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February’s beginnings

February 2, 2019

finished – “Clover Point”

fringeless  (four selvedges)- 5.25″ x 7″

sett at 10 epi – handspun, natural dyed wool, silk and cotton

 all I have to do now is decide how to hang it

maybe I’ll go in search of the perfect piece of driftwood

I gather windfall lichen on my daily walk

no doubt there are folks who wonder what the crazy old lady is doing

soon there will be enough to get a dye pot going

in the evenings I sit by the fire and spin hemp on my favorite drop spindle

it would be much faster on the spinning wheel

but as I really don’t need to add to the stash it is good to go slowly and enjoy

this is the last 8 pound “bump” of Chinese hemp – bought in 2010 (I think)

I might not live long enough to see it finished!

I’m teaching a young mom to weave and Friday she brought her 7-year-old son

he loves to weave and has a rigid heddle loom

the 4 harness table loom was warped and waiting

with a quick reminder of how the loom worked he was off and weaving

he tried different beats

 then I showed him how to read a pattern

from “the Handweaver’s Pattern Directory” by Anne Dixon

(his mom received the book at Christmas)

we wrote it down on an index card

one very clever 7-year-old

 

12 Comments leave one →
  1. April 9, 2019 4:36 am

    Dear Jean,

    I followed your link from Kate’s follow lineup this morning. Good Morning!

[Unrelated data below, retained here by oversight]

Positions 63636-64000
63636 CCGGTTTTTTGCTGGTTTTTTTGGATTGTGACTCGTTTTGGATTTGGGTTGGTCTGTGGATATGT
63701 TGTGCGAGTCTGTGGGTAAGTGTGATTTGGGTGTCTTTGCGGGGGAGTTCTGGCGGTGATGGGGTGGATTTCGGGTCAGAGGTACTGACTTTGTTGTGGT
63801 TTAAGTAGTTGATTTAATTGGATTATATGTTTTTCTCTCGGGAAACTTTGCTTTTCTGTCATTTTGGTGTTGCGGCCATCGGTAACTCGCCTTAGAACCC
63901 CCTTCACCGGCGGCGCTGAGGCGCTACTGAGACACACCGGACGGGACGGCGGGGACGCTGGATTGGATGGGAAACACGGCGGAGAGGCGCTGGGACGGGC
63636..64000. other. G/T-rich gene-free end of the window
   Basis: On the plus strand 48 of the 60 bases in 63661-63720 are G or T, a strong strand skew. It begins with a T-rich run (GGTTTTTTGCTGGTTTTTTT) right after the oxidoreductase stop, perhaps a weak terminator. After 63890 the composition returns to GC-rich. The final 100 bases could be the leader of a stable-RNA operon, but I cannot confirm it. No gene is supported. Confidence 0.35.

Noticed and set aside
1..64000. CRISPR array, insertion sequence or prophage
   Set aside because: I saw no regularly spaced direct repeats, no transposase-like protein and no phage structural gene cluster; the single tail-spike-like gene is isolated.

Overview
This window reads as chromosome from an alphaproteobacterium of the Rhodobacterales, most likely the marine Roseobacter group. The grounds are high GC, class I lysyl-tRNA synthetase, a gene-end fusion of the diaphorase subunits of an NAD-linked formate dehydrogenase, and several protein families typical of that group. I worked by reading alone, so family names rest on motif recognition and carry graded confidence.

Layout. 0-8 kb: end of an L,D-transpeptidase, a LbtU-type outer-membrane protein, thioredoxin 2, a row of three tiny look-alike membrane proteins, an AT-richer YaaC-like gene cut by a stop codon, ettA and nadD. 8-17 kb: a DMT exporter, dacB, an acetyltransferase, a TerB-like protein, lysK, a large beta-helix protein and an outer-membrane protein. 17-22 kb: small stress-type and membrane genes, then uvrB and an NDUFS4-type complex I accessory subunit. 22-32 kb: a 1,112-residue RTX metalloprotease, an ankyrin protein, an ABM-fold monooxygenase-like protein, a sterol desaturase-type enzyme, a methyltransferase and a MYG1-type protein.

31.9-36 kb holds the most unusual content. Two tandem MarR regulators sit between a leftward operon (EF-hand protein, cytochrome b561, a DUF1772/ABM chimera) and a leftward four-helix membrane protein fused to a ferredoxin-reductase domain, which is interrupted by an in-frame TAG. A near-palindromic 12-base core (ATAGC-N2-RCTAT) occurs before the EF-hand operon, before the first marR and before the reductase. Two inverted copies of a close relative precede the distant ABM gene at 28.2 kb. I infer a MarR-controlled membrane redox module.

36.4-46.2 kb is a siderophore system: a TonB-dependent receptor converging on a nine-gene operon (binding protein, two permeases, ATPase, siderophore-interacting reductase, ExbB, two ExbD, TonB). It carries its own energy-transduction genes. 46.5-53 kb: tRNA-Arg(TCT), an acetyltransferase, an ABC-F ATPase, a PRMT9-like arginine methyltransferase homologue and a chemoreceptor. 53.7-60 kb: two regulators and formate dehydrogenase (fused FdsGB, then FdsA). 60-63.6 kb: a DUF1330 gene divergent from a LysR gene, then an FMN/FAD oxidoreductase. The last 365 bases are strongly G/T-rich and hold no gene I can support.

I have always wanted to weave, but never seem to have the funds or the time. There is one weaving project I have seen that I may still get to do however. It involves gardening jute, garden pruned fodder and a simple frame. You set it up with the jute and then weave in your garden pruned lengths. It grows through the season and seed heads get eaten by the birds in winter… Next spring you cut it down and toss it into the compost heap and start over!

    As I have read back for some time this morning I’ve gleaned quite a bit, found several weaving terms I will have to look up to know their meaning, and fell in love with your old Kimono sample pages too. Clover Point? Only one word for it, serine.

    In this post I was really taken with the seven year old’s note taking for his weaving pattern. Amazing child! I taught first and second for many years and I can tell you he is one in a million!

    This is getting lengthy, but I will close with the lichen. I often find similar lichens on branches that have fallen from our oaks here on our property. I never thought of using them for dying purposes. Your orange-brown color sounds lovely for dying my wool used in applique. Orange from green and gray, I would never have guessed, but then I am often surprised at the colors attained from organic items. Glad you shared that bit with Kerry in your comments. 🙂

    Have a lovely day,

    Lynda

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    • April 9, 2019 2:47 pm